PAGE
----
Football is a sport with a significant risk of injury.. There are constant sprints, changes of direction, unexpected events and situations involving complex coordination… We also know that there are factors that can increase the probability of suffering an injury. The players’ age, the exposure time to the stimuli of training and competitions or having previously suffered from another injury in the same body region multiply the risks. One of the main objectives of any coach is to have all the players healthy and ready to compete. This is not just a case of being fit, but also of avoiding injuries. It has been estimated that the monthly financial cost for an injured player from a Champions League team is € 500.000.1
A recent research has just shown that coach replacement increases the number of muscle injuries in teams.2 Researchers have recorded the injury incidence and exposure time of the players in competition and in training sessions in two clubs of the Turkish Super League over three consecutive seasons. During that time, the two teams fired 7 and 3 coaches, respectively. Muscle injury incidence was 2.3 times higher (5.3 muscle injuries per 1000 hours of exposure) in the two weeks after the new coach’s arrival. One month later, muscle injury incidence was 4.5 per 1000 hours of exposure, i.e.,1.9 times higher. The reasons for this increase in the incidence of injuries seem to point to two aspects. On the one hand, the new coach’s arrival often brings about new changes in training. It is not uncommon for exercises, muscle work cycles, schedules, demand, etc. to change. In short, there are very different stimuli to what the players are used to. Secondly, the intensity in training and in competition increases. The player wants to impress the new coach, either to keep on the starting line-up of the squad or to earn it in the case of reserves.
It may be necessary to consider some recommendations to avoid or minimise the risk of injury due to the change of coach:
The new coaching staff joining the team:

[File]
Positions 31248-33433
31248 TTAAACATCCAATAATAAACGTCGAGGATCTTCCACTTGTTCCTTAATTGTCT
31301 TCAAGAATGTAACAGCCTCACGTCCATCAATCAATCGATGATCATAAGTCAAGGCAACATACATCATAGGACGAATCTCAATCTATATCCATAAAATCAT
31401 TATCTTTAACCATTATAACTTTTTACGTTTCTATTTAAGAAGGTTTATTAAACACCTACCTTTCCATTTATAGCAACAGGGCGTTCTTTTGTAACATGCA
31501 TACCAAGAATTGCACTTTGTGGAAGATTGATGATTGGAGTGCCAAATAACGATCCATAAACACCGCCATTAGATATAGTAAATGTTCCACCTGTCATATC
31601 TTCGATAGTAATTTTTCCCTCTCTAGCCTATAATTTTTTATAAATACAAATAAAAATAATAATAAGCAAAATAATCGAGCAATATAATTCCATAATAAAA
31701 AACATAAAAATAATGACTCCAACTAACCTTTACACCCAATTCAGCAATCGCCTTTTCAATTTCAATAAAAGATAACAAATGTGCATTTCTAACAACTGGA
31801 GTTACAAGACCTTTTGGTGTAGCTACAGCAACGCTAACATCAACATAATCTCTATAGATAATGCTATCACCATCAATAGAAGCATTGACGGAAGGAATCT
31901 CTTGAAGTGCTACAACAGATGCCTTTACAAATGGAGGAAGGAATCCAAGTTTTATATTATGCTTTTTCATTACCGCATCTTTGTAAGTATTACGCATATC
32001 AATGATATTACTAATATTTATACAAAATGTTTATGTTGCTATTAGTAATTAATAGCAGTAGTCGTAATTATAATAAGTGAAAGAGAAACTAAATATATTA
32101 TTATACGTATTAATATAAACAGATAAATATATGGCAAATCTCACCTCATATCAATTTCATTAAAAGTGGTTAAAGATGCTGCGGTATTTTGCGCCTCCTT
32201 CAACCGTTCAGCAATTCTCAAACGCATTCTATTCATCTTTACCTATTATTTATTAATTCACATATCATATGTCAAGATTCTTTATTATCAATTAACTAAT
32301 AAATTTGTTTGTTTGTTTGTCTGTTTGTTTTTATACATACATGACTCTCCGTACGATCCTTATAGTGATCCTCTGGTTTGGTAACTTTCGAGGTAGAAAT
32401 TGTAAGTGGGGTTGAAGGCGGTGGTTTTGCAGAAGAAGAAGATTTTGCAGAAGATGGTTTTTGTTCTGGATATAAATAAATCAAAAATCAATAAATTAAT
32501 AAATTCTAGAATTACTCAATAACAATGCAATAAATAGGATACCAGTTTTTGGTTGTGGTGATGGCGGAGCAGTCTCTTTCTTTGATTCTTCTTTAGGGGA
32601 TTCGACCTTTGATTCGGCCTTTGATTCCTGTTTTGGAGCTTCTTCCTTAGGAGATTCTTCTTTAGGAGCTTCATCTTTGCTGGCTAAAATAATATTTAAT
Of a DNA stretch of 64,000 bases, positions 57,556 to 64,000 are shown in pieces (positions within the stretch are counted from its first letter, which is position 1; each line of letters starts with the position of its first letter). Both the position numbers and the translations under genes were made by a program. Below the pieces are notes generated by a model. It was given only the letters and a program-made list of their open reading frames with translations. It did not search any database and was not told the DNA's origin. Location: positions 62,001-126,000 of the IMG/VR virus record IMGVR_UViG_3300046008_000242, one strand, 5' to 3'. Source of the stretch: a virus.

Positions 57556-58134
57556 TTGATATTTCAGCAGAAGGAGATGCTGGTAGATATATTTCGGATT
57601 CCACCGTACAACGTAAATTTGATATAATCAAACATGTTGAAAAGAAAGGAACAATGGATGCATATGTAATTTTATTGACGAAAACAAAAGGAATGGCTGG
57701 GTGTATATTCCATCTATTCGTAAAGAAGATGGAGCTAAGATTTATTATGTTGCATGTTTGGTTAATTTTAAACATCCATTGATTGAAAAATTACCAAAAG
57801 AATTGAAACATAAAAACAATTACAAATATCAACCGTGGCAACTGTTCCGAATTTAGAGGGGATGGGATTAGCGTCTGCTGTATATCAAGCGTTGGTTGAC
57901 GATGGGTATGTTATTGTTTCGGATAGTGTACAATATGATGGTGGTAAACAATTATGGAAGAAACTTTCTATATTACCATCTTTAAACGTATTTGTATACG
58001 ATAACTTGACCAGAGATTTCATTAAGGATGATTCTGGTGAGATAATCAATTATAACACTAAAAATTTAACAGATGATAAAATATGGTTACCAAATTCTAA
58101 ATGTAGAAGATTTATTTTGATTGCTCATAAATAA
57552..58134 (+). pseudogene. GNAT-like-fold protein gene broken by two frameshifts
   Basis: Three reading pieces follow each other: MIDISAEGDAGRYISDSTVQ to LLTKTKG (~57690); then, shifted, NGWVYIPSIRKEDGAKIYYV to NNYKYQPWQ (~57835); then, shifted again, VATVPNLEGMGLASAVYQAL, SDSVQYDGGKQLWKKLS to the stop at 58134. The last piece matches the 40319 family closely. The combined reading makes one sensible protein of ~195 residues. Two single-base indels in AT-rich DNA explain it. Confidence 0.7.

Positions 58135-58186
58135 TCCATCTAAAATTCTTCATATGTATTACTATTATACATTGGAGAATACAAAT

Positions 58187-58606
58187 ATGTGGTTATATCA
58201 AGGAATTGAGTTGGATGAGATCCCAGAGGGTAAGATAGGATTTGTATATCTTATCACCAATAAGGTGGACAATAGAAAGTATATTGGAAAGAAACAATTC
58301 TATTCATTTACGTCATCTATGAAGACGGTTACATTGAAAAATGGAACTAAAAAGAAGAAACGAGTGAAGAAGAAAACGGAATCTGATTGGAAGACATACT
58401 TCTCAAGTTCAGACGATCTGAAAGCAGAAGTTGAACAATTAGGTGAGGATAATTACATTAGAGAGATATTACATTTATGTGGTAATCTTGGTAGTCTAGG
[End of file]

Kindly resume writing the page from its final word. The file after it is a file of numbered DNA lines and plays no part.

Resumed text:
- It is necessary to get information about what the players have done with their previous coaches: number of training sessions, type of exercises, schedules, intensity, minutes played.
- It is necessary to study the players’ record: age, injury reports, risks, sporting culture.
- It is necessary to rely on the medical staff or physical trainers remaining at the club as they know better than anyone else how things were done before the new coaching staff’s arrival.
- It is necessary to properly control the training load and to be reasonable because big changes can pose a risk of injury.
The coaching staff leaving the team:
- They must hand in a detailed report explaining the team’s preparation.
- Make themselves available to help the newcomers.
- It is advisable to have a stable structure that remains in place even if the first coach changes. Having one or two physical trainers as well as a medical staff (doctors, physical therapist, S&C coach) who are part of the club staff is recommendable.
- It is necessary to invest in research, qualified professionals, and equipment.
1 Ekstrand, J. (2013). Keeping your top players on the pitch: the key to football medicine at a professional level. British Journal of Sports Medicine. 47:723–724.
2 Donmez, G.; Kudas, S.; Yörübulut, M.; Yildirim, M.; Babayeva, N. y Torgutalp, S. (2018). Evaluation of Muscle Injuries in Professional Football Players: Does Coach Replacement Affect the Injury Rate? Clinical Journal of Sport Medicine.
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